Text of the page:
Tributes to Norman Mailer/Above All, He Was Never Afraid

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« The Mailer ReviewVolume 2 Number 1 • 2008 • In Memorium »

In Britain the many appreciations, tributes and obituaries that followed Norman Mailer’s death were overwhelmingly generous in their acknowledgement of his life and creative gifts. They recognized how at its best his dissenting voice had challenged the complaisance of an increasingly illiberal American world, challenging the fatuities and suppressions of his time and place. In the best of these tributes there was also a noticeable willingness to see Mailer’s passing as that of the last of the literary lions, the last of a generation of American novelists who brought a war-hardened scepticism to bear upon new postwar tyrannies — as the Observer’s editorial “Farewell to the Tough Guy” lamented, “in a world where novelists are nurtured in creative writing schools and garlanded by Oprah, he is taking a rougher-edged era with him to the grave. He fought and cursed and roared his way through an astonishing career that lit up America’s cultural life for more than half a century. We won’t look upon his like again.”[1]

The same newspaper’s front page carried two columns, the largest of which appropriately referred to Mailer as “a giant of American literature and one of the English language’s greatest writers.” Toby Allen-Mills writing from New York for the Sunday Times, described Mailer as “an outrageous genius who wrote some of the finest books of the 20th century” and further consolidated the generational lament in his citation of “Stephen Amidon, the British writer, who said yesterday: ‘For a novelist of my generation, Mailer was an icon in so far as he combined being a great novelist with being a great engaged, political and cultural figure … a public figure in the tradition of Hemingway. I don’t think we will see anything like him again.[2] Christopher Hitchens, for the Guardian’s “Front Page Column Five,” headlined “Farewell to a Literary Great, with Chutzpah” could also offer little consolation for the world Mailer leaves behind, commenting that “it’s quite surprisingly difficult to picture the cultural scene without him.”[3]

In the Guardian’s extensive two-page obituary, James Campbell remembers James Baldwin’s memoir of his relationship with the young Mailer, “The Black Boy Looks at the White Boy,” which gives us an iconic picture of him in full possession of his vitality — “confident, boastful, exuberant, and loving — striding through the soft Paris nights like a gladiator,”[4] an early insight into Mailer’s humanity that is sustained in the words of those who knew him personally. Campbell himself found in Mailer what he calls “a generosity of spirit, a willingness to share ideas and help younger writers,”[4] while years after Baldwin’s observations, Christopher Hitchens was brought to know that “Norman Mailer was always somehow life-affirming, and his justly famous cocky grin was something that even his enemies had to envy.”[3] In later years the young gladiator would turn into what the Sunday Telegraph termed “a rumbustious colossus,”[5] who saw writing as nothing less than a courageous confrontation with the truth. For Bonnie Greer in the Independent, this was the irreducible Mailer, an artist who “believed that telling the truth was the only thing a writer could and should do. Above all, he was never afraid.”[6]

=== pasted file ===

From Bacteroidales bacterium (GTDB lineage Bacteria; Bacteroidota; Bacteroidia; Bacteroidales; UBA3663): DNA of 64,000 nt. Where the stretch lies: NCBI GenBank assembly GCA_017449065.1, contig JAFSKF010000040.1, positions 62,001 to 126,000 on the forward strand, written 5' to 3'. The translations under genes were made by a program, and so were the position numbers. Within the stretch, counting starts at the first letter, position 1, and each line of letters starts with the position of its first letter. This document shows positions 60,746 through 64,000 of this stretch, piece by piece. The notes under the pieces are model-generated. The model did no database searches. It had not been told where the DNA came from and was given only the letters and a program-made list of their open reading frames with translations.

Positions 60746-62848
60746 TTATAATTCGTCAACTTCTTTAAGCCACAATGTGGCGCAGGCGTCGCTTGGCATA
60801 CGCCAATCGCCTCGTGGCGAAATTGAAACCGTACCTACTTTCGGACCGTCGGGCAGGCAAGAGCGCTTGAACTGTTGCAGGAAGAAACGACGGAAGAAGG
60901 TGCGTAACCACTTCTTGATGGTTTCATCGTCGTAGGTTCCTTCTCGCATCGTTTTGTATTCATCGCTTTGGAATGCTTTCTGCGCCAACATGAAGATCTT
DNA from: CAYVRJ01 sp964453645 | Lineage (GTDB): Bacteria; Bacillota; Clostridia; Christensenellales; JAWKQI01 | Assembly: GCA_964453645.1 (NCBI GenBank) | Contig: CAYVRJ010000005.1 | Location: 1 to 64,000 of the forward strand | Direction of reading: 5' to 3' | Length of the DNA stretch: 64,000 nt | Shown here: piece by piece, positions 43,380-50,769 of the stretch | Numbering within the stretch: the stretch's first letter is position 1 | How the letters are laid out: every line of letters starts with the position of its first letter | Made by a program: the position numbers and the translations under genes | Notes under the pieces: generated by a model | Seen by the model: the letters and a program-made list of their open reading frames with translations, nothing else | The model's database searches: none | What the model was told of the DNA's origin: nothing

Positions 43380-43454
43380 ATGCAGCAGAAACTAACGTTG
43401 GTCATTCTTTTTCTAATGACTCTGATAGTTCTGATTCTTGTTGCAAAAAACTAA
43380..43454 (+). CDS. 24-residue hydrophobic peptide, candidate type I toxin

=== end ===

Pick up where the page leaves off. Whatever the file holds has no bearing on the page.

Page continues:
References

  1. "Farewell to the Tough Guy". Observer. Editorial. November 11, 2007. p. 32.
  2. Allen-Mills, Toby (November 11, 2007). "Norman Mailer, Literary Rebel, Dies". Sunday Times. p. 18.
  3. 3.0 3.1 Hitchens, Christopher (November 12, 2007). "Column Five: Farewell to a Literary Great, with Chutzpah". Guardian. p. 1.
  4. 4.0 4.1 Campbell, James (November 12, 2007). "Obituaries: Norman Mailer". Guardian. p. 34.
  5. "News Review & Comment". Sunday Telegraph. November 11, 2007. p. 19.
  6. Greer, Bonnie (November 12, 2007). "Farewell to a Feisty, Fearless Keeper of the Flame". Independent. p. 37.